This post contains spoilers for the first two episodes of The Mandalorian.

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Cats Movie Qualifying for Awards

UPDATE: Variety reports Cats will be screened for the Hollywood Foreign Press in time to qualify for the Golden Globes, but it remains to be seen how it will shake out for other awards voting bodies, but since the Golden Globes deadline was December 4, it shouldn’t be a problem for many of them. Our original story from November 10 follows below.

As the year comes to an end, we’re getting into the heart of awards season. This is the time of year when studios release most of the movies they hope will be vying for Oscars, Golden Globes, and plenty of other awards from various guilds, critic circles, and more. The deadlines to qualify for these awards are always known far in advance, but every now and then some films end up cutting it rather close, and this year, that film is Cats.

Cats is the big screen adaptation of the long-running Broadway musical of the same name, and a big ensemble cast that includes Francesca Hayward, Jennifer Hudson, Taylor Swift, Idris Elba, James Corden, Rebel Wilson, Ian McKellen, Judi Dench, Jason Derulo, and more. Director Tom Hooper (Les Miserables) is bringing the story to life with a heft amount of visual effects, using what has been hilariously referred to as digital fur technology, to turn the movie’s stars into photorealistic human-cat hybrids that terrified many as soon as the first trailer arrived. It’s an interesting, albeit haunting, way to tell this story, and now it might cause the film to miss some major awards deadlines. Read More »

Julia Roberts As Harriet Tubman

Cynthia Erivo recently brought Harriet Tubman to life in Kasi Lemmons‘ biopic Harriet. But back in the 1990s, things could’ve gone very, very differently. According to Harriet screenwriter Gregory Allen Howard, an attempt to get the movie made back in 1994 resulted in one studio executive suggesting Julia Roberts for the role of the African-American abolitionist.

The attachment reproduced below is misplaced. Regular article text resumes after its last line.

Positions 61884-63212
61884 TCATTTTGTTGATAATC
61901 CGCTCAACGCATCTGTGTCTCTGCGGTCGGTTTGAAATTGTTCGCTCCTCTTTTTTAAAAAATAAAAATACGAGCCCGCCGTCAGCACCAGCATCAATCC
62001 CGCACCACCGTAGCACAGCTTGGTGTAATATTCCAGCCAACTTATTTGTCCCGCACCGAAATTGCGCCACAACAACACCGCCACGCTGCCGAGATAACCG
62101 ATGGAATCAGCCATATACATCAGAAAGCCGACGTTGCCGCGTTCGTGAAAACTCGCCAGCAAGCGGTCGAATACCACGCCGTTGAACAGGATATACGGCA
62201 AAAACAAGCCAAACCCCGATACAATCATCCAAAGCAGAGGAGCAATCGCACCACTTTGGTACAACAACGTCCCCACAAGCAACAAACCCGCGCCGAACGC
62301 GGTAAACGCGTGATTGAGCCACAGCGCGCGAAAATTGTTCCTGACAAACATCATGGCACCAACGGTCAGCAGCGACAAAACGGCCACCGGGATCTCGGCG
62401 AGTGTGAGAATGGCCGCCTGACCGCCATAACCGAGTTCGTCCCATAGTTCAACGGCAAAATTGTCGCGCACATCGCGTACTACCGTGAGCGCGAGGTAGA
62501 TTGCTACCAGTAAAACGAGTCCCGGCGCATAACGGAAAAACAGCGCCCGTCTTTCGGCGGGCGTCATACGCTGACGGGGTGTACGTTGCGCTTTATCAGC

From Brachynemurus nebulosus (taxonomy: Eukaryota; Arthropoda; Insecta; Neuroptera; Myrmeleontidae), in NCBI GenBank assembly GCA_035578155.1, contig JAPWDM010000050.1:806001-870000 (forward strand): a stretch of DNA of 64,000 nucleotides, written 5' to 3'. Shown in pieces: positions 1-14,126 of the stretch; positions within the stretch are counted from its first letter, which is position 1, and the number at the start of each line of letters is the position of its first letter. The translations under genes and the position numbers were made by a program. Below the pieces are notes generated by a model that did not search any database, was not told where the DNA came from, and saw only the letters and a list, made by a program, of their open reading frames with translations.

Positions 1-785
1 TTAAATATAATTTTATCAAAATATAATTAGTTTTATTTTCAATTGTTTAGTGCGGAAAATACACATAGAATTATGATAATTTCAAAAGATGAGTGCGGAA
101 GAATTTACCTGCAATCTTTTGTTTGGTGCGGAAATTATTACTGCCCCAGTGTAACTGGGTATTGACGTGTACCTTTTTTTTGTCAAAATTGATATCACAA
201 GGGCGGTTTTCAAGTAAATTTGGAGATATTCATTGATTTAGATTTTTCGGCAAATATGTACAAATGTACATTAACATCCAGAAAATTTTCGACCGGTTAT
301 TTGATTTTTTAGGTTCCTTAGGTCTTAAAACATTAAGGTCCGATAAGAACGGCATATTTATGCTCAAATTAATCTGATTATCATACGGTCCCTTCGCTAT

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The Best Movies You’ve Never Seen About Bounty Hunters

(Welcome to The Best Movies You’ve Never Seen, a series that takes a look at slightly more obscure, under-the-radar, or simply under-appreciated movies. This week we take inspiration from a new streaming series that everyone’s talking about and explore some under-seen and under-loved tales about bounty hunters.)

The odds are pretty good that you’ve heard about the new Disney+ series The Mandalorian by now. It’s about a guy who wears a helmet to work only to discover that the helmet is actually wearing him. Heavy, right? He’s a bounty hunter tasked with bringing in certain beings, dead or alive, but he grows a conscience when asked to kill…something. I don’t know, I’ve only seen vague tweets so far, but the point is that it’s not easy being a bounty hunter.

It’s a perfectly legal career built on committing violent abductions for money, and that’s a character trait tailor made for the screen. The movies have embraced tales about bounty hunters over the years starting with westerns before moving into more modern crime stories and beyond, and while the character has become a character type it’s also resulted in movies ranging from great ones like Midnight Run (1988), True Grit (1969/2010), and Slow West (2015) to fun ones like Trancers (1985) and Wanted: Dead or Alive (1986).

Of course, there are some that fall into those two categories that have also fallen between the cracks, and that’s where this column comes in – keep reading for the best movies you’ve never seen about bounty hunters!

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Renfield movie

Renfield, the lunatic who loves to eat bugs and pal around with Count Dracula, is getting his own movie. Having failed with their original Dark Universe plan, Universal is now taking risks on stranger projects. One is Leigh Whannell’s creepy-looking and very modern Invisible Man. The other is Paul Feig’s Dark Army. And now here comes Renfield, with Rocketman director Dexter Fletcher at the helm. In addition to that, there’s apparently a James Wan-produced Frankenstein in the works, too.